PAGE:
Satellite technology and the remote sensing community as a whole have evolved significantly since the passage of the 1992 Land Remote Sensing Policy Act.
Several other countries have joined the U.S. and Europe to launch and maintain Earth observation satellites, building on the legacy of the USGS Landsat program and aided by a 2008 policy shift that allowed no-cost worldwide access to the long-serving orbiter’s data archive. Commercial players have expanded their footprint, launching small satellites by the hundreds. The diversified field of remote sensing now leans heavily on broadband Internet access, cloud computing, high-performance computing, and machine learning to maximize the impact of Earth observations.
In short, more people than ever have access to and use satellite data. What hasn’t changed is the USGS commitment to ensuring global leadership, engaging with users, making useful and reliable data readily available, and ensuring continuity in land remote sensing observations.
Recognizing the field’s growth and shifts in focus, the USGS National Land Imaging (NLI) Program recently asked the Landsat Advisory Group (LAG), a subcommittee of the National Geospatial Advisory Committee (NGAC), to review the 1992 Land Remote Sensing Policy Act and provide guidance for discussions on its future.
The final LAG report on the almost 30-year-old statute was reviewed and approved during the April 2021 LAG meeting, and is available online at this link.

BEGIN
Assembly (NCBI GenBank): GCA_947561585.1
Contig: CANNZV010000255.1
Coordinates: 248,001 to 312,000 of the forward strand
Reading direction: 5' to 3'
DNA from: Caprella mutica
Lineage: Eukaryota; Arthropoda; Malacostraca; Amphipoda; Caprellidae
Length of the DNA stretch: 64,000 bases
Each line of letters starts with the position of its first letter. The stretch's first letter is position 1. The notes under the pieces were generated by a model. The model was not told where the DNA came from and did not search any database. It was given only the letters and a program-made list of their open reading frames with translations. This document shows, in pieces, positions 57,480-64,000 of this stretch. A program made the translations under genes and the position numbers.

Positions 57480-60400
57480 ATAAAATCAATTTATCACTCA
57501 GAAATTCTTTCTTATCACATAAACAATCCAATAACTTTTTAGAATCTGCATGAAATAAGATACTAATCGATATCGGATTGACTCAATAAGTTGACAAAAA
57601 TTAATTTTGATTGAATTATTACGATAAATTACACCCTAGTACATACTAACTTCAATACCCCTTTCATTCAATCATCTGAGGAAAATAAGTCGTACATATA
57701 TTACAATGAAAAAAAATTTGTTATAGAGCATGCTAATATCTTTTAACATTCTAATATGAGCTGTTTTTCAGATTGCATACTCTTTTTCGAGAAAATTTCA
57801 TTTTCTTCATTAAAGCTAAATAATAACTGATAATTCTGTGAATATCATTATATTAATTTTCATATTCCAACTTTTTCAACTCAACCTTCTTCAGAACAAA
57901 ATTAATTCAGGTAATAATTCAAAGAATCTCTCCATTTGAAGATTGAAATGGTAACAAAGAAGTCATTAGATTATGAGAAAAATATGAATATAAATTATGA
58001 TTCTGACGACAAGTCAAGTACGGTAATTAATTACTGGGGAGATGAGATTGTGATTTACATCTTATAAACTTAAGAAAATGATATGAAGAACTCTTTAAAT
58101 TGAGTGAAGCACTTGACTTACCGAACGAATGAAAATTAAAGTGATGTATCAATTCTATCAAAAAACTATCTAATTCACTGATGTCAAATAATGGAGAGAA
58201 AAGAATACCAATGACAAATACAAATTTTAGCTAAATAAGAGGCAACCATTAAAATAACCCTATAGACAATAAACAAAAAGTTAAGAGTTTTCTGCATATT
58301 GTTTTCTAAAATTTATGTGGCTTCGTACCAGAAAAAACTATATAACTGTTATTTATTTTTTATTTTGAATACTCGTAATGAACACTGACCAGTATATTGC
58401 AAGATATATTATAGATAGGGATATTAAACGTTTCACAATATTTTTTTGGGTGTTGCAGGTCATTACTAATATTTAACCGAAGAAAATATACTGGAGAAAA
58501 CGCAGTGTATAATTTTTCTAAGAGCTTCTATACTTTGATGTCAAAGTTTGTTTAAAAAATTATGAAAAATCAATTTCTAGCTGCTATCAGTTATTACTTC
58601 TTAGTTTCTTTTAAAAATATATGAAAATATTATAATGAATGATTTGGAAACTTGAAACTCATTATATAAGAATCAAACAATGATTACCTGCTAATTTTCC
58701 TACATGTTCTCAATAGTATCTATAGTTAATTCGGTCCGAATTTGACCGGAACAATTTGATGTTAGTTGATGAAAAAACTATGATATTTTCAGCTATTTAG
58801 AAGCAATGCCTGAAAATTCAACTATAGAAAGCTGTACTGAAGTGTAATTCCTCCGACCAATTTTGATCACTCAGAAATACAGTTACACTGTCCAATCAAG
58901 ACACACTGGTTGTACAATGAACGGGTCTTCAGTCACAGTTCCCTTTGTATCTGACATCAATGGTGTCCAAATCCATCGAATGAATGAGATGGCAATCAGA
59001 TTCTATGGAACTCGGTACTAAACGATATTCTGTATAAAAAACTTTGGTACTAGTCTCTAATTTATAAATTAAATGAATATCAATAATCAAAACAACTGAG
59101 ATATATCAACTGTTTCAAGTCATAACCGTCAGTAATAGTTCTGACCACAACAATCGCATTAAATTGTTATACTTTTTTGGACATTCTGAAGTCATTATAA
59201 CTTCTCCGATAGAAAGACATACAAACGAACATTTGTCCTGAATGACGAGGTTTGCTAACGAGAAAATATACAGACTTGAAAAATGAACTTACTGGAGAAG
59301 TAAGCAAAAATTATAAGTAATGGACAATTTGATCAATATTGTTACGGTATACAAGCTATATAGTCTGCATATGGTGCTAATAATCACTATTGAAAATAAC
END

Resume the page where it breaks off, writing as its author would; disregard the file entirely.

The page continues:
“Revisiting the Land Remote Sensing Policy Act of 1992” delves into changes to the field and the Landsat program’s successes over the past 30 years, and outlines “a modernized interpretation of the Act in a manner that remains consistent with the spirit of the existing language.” It notes that the Act’s goal to encourage the use of Landsat data for research and applications has largely been realized.
“One of the things that was surprising to me going into this, given how much has changed in the 30 years since this was written, was how much of (the Act) was still relevant, and how much the key objectives that were laid out in it still apply,” said Dr. Mariel Borowitz of Georgia Tech, a LAG member and one of the report’s co-authors. “The changes were really about ‘how do you achieve those objectives in the current context?’”
LAG Leans on Diverse Experience, Expertise
The LAG is a standing subcommittee of the NGAC, whose members are appointed to 3-year terms by the Secretary of Interior. The NGAC includes members from Federal and State agencies, academia and commercial groups, while the LAG includes both NGAC members and members with specific areas of remote sensing expertise.
“The NGAC is a phenomenal group, and the Department of Interior works hard to foster diversity in every possible way,” said co-author Keith Masback of Plum Run LLC, a former NGAC and current LAG member. “That’s helpful not just in that it brings together people with these complementary backgrounds and perspectives, but also because those members can go back to their respective communities and share the good word from the NGAC, so to speak.”